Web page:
Could the playing time overestimates also be an artifact of the decreasing run environment? Playing time for hitters = PA, so fewer runs (probably) derives mostly from fewer men on base, which by extension means fewer PAs.
That effect wouldn’t be as pronounced with have much effect with pitchers, at least league-wide, since IP is pretty much fixed but for extra inning games, and pitcher IP is generally overprojected much less than hitters…
Comment by Pat Folz — February 14, 2012 @ 10:05 pm
This is a very good example of the difference between zero and null. A replacement level ballplayer has 0 WAR; you and I have a NULL instead.
Hypothetically assuming 4.5mil/win cost)
3 WAR player is paid 13.5 mil
2 WAR player is paid 9mil
1 WAR player is paid 4.5mil
0 WAR player is paid 0.5 (rounding from 480K league min)
–> from this hypothetical we conclude all players are paid fairly
– the upgrade from 0 to 1 is at a cost of 4mil (4mil/win)
– the upgrade from 1 to 2 is at a cost of 4.5mil (4.5mil/win)
– the upgrade from 0 to 2 is 8.5mil (4.25mil/win)
– the upgrade from 0 to 3 is 13mil ( 4.33mil/win)
Or to put it differently if a team wants to upgrade by a win and has the option to upgrade a 0WAR player or a 1 WAR the net cost is different. Going from a 0WAR player to a 1WAR player is an extra 4mil in payroll (assuming the players are priced efficiently); going from a 1 WAR player to a 2 WAR player is an extra 4.5 mil (again assuming players are priced efficiently). For a given team that 1 extra win has the same value but it comes at 2 different costs.
rWAR and fWAR have different replacement level. Team full of rWAR replacement players would produce several more wins than team of fWAR replacement level players (I believe it’s 54 to 50, but I’m not sure). So, there is less less WAR, around 4 per team, in rWAR than in fWAR. So, $/WAR should be higher, maybe 10% or so.
Players on the free market often sign for the highest bidder and almost always for one of 2-3 highest (they may decline PIT or someone like that, but most of players don’t take way smaller contract than 2nd best). So, team that has signed them is generally most optimistic. When you pay people according to 60th or 70th percentile projection (specially considering injuries) instead of 50th, over large enough sample you have to lose. For example, NYY valued Burnett at something like 4/60. But when ATl started bidding, they had a choice between paying him 5/82.5 or losing him, even though they knew that 5th year was lost money, maybe even 4th. But they got WS win out of that.
Matt – not sure you noticed but I was responding to Richard.
Sorry if you took the stat guys line as a shot directed at you it was directed at a lot of these commenters who shout dumb move or great move because they hear 4.5mil = 1 win and maybe are ‘advanced’ enough to apply a 5% inflation rate and an aging curve and think that’s all there is to it. Or think a guy off the street provided more value than a below replacement level player.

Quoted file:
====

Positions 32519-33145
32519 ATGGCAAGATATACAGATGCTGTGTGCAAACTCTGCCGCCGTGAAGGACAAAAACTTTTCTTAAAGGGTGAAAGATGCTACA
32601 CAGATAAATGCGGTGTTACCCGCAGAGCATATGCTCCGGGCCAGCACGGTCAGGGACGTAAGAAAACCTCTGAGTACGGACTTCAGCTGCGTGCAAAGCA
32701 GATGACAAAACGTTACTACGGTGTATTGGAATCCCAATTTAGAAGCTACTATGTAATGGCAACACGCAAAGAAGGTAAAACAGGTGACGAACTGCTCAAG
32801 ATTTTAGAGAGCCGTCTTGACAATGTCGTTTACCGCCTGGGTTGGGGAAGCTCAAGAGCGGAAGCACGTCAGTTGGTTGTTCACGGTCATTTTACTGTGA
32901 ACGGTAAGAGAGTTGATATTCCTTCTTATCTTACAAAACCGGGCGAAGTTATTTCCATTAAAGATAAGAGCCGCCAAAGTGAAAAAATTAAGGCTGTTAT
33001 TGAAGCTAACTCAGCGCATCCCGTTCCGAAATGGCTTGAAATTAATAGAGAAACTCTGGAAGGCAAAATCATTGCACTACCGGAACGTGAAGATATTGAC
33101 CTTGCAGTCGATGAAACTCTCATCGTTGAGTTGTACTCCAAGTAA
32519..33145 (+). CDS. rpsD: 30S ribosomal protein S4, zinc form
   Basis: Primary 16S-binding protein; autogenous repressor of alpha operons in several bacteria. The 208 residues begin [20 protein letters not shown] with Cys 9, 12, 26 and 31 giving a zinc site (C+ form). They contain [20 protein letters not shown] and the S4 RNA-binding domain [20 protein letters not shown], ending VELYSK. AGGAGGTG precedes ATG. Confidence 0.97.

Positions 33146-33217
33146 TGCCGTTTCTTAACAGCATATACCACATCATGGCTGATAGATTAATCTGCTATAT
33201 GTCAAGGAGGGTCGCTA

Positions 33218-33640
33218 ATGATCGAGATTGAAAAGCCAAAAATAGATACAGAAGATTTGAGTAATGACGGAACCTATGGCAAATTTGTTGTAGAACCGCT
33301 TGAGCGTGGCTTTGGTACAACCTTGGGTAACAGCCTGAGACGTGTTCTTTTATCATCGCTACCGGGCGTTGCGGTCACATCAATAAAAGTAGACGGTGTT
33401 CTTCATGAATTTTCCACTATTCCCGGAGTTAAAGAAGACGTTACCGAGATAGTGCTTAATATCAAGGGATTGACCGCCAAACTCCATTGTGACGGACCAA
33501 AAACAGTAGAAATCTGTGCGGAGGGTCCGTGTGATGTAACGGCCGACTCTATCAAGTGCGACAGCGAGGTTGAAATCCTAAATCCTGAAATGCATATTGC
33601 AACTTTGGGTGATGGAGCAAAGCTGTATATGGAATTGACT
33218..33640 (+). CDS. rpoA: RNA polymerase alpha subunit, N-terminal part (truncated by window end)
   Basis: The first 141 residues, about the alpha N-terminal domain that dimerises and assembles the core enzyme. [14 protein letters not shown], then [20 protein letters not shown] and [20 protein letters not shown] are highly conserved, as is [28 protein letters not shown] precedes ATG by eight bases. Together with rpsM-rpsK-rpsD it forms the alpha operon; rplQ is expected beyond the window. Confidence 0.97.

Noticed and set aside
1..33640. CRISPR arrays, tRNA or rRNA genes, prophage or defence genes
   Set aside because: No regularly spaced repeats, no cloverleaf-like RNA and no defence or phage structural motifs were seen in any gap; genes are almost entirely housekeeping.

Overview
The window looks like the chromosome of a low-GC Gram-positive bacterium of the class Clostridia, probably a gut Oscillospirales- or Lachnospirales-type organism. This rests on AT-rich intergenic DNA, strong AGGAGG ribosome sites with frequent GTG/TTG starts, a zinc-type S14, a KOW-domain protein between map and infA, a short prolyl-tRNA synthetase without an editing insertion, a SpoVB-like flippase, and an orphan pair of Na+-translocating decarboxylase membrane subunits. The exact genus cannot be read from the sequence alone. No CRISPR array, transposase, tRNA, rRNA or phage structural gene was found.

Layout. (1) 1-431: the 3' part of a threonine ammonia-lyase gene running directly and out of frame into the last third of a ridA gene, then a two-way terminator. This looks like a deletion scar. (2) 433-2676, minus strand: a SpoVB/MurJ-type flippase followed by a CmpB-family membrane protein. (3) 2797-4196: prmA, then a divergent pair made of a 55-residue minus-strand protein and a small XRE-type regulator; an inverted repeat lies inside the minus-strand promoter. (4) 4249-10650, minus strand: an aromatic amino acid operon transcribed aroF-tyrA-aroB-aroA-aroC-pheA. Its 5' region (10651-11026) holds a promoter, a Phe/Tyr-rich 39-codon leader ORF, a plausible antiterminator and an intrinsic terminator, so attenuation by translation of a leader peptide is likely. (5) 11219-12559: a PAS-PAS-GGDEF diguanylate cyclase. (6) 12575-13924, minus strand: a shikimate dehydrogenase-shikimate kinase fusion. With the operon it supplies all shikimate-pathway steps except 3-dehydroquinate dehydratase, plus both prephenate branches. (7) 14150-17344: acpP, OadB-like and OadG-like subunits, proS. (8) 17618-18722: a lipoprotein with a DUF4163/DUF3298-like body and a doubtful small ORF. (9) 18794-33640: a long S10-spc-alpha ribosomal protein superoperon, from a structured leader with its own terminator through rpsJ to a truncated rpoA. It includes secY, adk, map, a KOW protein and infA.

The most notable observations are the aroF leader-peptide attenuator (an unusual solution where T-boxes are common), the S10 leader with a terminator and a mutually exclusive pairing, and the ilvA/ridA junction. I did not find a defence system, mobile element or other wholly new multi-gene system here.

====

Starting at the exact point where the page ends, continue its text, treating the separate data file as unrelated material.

Though I do have issues with your rational expectations assumption and using pretty much unknown/unconfirmable profitability vs payroll to validate a marginal revenue assumption… it may be true, but we really have no way of knowing what the profitability of these teams are. We just don’t have enough insight into their books and detailed cash flow analysis to understand where money is going/not going and what the true profitability of these teams are.
I think the market is too small (and it gets even smaller with some players) to make some of your market assumptions. I’m not sure you can apply a rationale expectations market assumption when this may not be a market at or near equilibrium, has different levels of knowledge among the participants and the motivation of the market members are not all the same.
Is each owner trying to max profitability? Are some trying to win at all costs? Are some trying to get a stadium built? Are some trying to assuage the commish’s office and MLBPA and take on enough payroll so they stop threatening them? Similarly players’ motivations may also not be about max money as well and lead to a less than rational expectations market. If Oswalt signs for 5-6 mil in Stl or Tex is that the real rational market demand or is it a somewhat artificial one as he has made clear there are only a few places he wants to play. Are some players applying location, team strength, personal concerns (wife/family), etc to the decision process which might significantly impact what that player signs for and how much he gets paid…